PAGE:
Multi-restauranteur Danny Meyer wrote a book called “Setting the Table: The Transforming Power of Hospitality in Business” that caught my attention during the holiday season. Both in his book and on his website, Meyer shares his main business philosophy that has guided all 11 of his New York-based restaurants:
This is the age of the Hospitality EconomyTM. Superior products and excellent service are no longer enough to distinguish your business. How you make your customers feel is what sets your business apart—and that’s what hospitality is all about. Organizations that embrace a hospitality strategy:
1. Earn a reputation as a best place to work
2. Win customer loyalty
3. Generate persistent top line growth
Meyer believes wholeheartedly that “Hospitality is a sustainable competitive advantage. While others try to copy your products, no one can replicate the hospitality experience you create for your stakeholders.”
I couldn’t agree more. You know hospitality when you feel it, or as officially defined by dictionary.com it’s “the quality or disposition of receiving and treating guests and strangers in a warm, friendly, generous way.” Hospitality is actually more valuable than ever in our rushed, device-first and attention-deficit overloaded world. And yet, I find it missing in many brand experiences.
Perhaps, you, too, experienced this lack of hospitality over the past holiday shopping season: Brand ambassadors who often didn’t make meaningful eye contact, brusquely said “not a problem” when there was indeed a problem you needed for them to solve, and a goodbye after a transaction without a “thank you.” Why do businesses spend lots of capital on ad campaigns and new product introductions only to slip up on these basics—the real, face-to-face human interaction?
When I do experience genuine hospitality from companies, the repercussions are long and lasting and bring a smile to my face. This is likely to happen when I fly on Southwest Airlines or grab a quick lunch at Chipotle or Chick-fil-A. These brand ambassadors exude enthusiasm, seem to truly love what they are doing and make a conscious connection to engage with their customers, to treat them as friends and in doing so, validate the reasons the customers choose to spend their time and money with these companies.
Earlier this month I checked into The Ritz-Carlton for an annual girlfriend getaway. The brand lived up to its reputation for luxurious elegance, but what impressed me most was their lived value of “being ladies and gentlemen who serve ladies and gentlemen.”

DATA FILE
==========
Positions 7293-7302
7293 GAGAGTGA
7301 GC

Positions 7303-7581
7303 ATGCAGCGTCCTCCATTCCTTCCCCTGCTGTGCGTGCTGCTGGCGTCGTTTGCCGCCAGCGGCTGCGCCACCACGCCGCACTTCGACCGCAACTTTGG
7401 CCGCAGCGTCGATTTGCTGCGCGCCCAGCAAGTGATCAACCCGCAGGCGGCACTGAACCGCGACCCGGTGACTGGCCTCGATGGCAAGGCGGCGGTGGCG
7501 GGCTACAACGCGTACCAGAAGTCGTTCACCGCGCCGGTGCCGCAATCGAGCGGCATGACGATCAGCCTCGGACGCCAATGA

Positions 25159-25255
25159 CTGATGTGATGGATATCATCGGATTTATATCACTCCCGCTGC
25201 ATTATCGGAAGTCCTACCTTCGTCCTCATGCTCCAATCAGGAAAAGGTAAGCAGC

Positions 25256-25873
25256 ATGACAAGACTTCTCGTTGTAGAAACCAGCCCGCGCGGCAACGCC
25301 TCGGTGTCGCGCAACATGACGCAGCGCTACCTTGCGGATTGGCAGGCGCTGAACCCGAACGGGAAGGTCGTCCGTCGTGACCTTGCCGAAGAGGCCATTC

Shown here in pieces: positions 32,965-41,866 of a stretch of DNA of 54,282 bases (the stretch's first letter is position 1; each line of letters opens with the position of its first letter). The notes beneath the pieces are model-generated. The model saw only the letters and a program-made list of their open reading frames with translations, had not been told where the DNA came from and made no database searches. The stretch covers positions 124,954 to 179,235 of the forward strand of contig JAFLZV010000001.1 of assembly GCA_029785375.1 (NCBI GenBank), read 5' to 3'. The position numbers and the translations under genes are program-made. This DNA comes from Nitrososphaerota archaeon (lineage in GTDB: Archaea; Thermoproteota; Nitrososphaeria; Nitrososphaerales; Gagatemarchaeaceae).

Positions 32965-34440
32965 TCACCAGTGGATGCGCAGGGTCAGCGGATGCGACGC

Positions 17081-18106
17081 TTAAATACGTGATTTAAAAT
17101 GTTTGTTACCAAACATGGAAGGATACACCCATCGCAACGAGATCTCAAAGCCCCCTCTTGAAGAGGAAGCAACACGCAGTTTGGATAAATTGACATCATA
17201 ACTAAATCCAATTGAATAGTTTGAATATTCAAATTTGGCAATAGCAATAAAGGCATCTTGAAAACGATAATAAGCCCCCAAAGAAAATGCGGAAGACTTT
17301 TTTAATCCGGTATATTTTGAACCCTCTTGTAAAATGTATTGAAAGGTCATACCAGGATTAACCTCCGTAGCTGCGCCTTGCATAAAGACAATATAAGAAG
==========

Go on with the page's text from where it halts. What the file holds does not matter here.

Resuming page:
My conversations with the various Ritz-Carlton team members I encountered—whether with parking attendants, concierges, front desk clerks, wait staff or spa personnel—were gratifying. They were genuinely concerned about all aspects of my stay and welcomed me like a good friend you were looking forward to getting to know better on this visit.
I like thinking about the verbs that drive hospitality—welcome and empathize—and just how they can be leveraged to a brand’s competitive advantage. I spoke with The Ritz-Carlton’s Human Resources Manager Greg Croff about this exact topic.
“Here at The Ritz-Carlton, we are all about memory-making. We want all our interactions to be positively memorable experiences. And, it all starts with our hiring process. We look for people who care about building relationships, who are naturally empathetic and easy to talk with, who make eye contact and who truly believe it is ‘their pleasure’ to take care of our guests. We welcome our new hires in a way we want them to welcome our guests. Constant hospitality is our DNA. We reinforce this each and every day with our Daily Lineup where at the start of each shift the team gathers for 15 minutes to focus on one aspect of our Gold Standard. We share WOW! stories of how team members reinforce our service mystique. We learn from each of our ladies and gentlemen about raising the bar and creating memories.”
Just how well does your brand mind its Ps and Qs? “Please,” “thank you,” “my pleasure” … simple words and phrases that may or may not bookend a customer’s experience with your brand. Why not conduct a hospitality audit with your leadership and see if this is one area of competitive advantage your brand can improve upon this year?